Roman de la Poire - suitor offers his heart? | Source

Medieval Courtly Love

In the Middle Ages, a new tradition arose around passion and romance, courtly love. It was a time when marriages, especially among the wealthy, were arranged for financial and dynastic reasons.

This idealistic relationship was usually formed between an unattainable lady, married and of higher status, and a much humbler suitor. The major themes of these stylised affairs were chivalry, fidelity, unrequited passion; with the man undertaking quests and tasks to prove himself worthy of his lady’s affections. He was her servant, defender and worshipped her as a saint.

‘Amour Courtois’ first arose in the Languedoc region of southern France, before spreading to Italy, Spain, then northwards. In time it became a codified etiquette; one the lovers needed to follow for the sake of their honour and the purity of their feelings.

It gave rise to medieval literature such as the 13th century allegorical poem ‘Roman de la Rose’, which spoke of the exquisite tension of always walking the tightrope between joy and despair. It was the time of the troubadours, who toured the courts of Europe, singing lyrical poems about yearning swains, beautiful, out of reach ladies and the highest expressions of romance.

It is from this time that perhaps the first image of a suitor giving his heart away to his lady comes in a mid-13th century manuscript of the ‘Roman de la Poire’

Hearts Suit on German Card Deck of 1545
Hearts Suit on German Card Deck of 1545 | Source

Hearts Suit on Playing Cards

Most of us have at least one pack of playing cards at home and are familiar with the suit of Hearts. Suited playing cards, it is believed, were first used in China in the late 13th century, before spreading to Europe, via Egypt.

These cards evolved over time to use the suits we are familiar today – hearts, clubs, diamonds and spades.

The early Latin suits depicted cups, coins, clubs and swords, which led to the Germanic suits of roses, bells, acorns and shield.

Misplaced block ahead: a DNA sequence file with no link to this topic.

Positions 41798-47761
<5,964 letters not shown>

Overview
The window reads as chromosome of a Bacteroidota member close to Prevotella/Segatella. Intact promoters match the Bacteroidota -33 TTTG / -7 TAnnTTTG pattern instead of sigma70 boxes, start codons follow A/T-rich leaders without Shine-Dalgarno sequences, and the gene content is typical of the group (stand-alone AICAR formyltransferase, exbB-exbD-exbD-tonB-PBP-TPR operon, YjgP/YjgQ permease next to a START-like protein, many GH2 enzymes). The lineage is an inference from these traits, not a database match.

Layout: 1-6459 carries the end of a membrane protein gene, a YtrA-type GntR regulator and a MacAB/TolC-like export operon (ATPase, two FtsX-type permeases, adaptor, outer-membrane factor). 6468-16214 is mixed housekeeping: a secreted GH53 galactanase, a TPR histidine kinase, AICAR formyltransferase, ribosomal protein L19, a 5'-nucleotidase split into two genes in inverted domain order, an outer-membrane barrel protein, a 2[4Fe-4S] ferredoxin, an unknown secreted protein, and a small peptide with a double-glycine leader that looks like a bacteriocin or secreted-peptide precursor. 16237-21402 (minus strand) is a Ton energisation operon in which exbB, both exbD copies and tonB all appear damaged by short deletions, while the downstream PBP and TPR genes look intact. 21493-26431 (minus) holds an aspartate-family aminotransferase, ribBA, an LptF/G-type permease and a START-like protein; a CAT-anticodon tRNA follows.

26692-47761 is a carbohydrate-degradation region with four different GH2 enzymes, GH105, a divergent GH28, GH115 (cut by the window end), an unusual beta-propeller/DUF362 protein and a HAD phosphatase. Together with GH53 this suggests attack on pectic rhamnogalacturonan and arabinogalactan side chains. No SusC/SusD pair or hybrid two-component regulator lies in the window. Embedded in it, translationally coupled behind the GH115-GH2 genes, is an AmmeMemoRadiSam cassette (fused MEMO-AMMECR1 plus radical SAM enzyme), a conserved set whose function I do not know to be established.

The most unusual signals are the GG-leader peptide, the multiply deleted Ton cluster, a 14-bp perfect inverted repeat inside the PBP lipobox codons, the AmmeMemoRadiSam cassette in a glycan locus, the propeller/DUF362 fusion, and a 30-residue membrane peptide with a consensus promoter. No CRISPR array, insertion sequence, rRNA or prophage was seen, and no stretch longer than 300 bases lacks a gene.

The Germanic suit then was changed to hearts, bells, acorns and leaves. The French suits further adapted to retain hearts, but the bells became diamonds, acorns became clubs, and leaves became spades.

The Queen of Hearts is the court card still associated today with a woman who is both loving and well-beloved.

Victorian Valentine’s Day Cards

The Victorian Age was one of sentimentality and romance. Although the tradition of St Valentine’s Day has been around since antiquity, it was the introduction of the penny post in Britain in January 1840 and mass-produced Valentine’s Day cards that made it affordable for ordinary people.

Victorian cards were brightly coloured, highly embellished and covered in hearts! Handmade cards were also favoured and would be decorated with lace, satin bows, pressed flowers and romantic verses or jokes.

This custom has carried on until today, where now there are hundreds of different products and cards, with hearts and slogans printed on them, which you can present to your beloved on 14th February.

Heart or Brain?

We have seen the heart has been important throughout history in different ways and the symbol itself has evolved and changed over the centuries.

So, which of our organs is the seat of our conscious awareness and intelligence? The heart or the brain? The new discipline of neurocardiology explores how the heart and the brain interact.

It shows the heart is a sensory organ, which receives and decodes information. There is a ‘heart brain’, which can make decisions, remember and learn. The heart sends signals to the brain, affecting brain functions such as perception, solving problems and memory.

At HeartMath, their research shows that when we feel negative emotions, such as fear or anger, the rhythm of the heart becomes unstable, sending signals to the brain to curb higher cognitive functions.

It’s why we make poorer decisions when we are stressed and afraid. In dangerous, challenging situations we feel the negative emotions in our hearts; they gallop and race. We do not feel it in the brain.

Thoughts and memories alone can trigger changes to our heart rhythms, which is why practices such as positive thinking, meditation and regular physical exercise can be so beneficial to our health.

So maybe we need a new heart ideograph for the modern age? One which shows there is more to this vital organ than a simple pump for moving blood around our bodies or a symbol of romance?

Is Your Heart or Your Brain the Seat of Your Intelligence and Moral Compass?

See results

This content is accurate and true to the best of the author’s knowledge and is not meant to substitute for formal and individualized advice from a qualified professional.

© 2019 CMHypno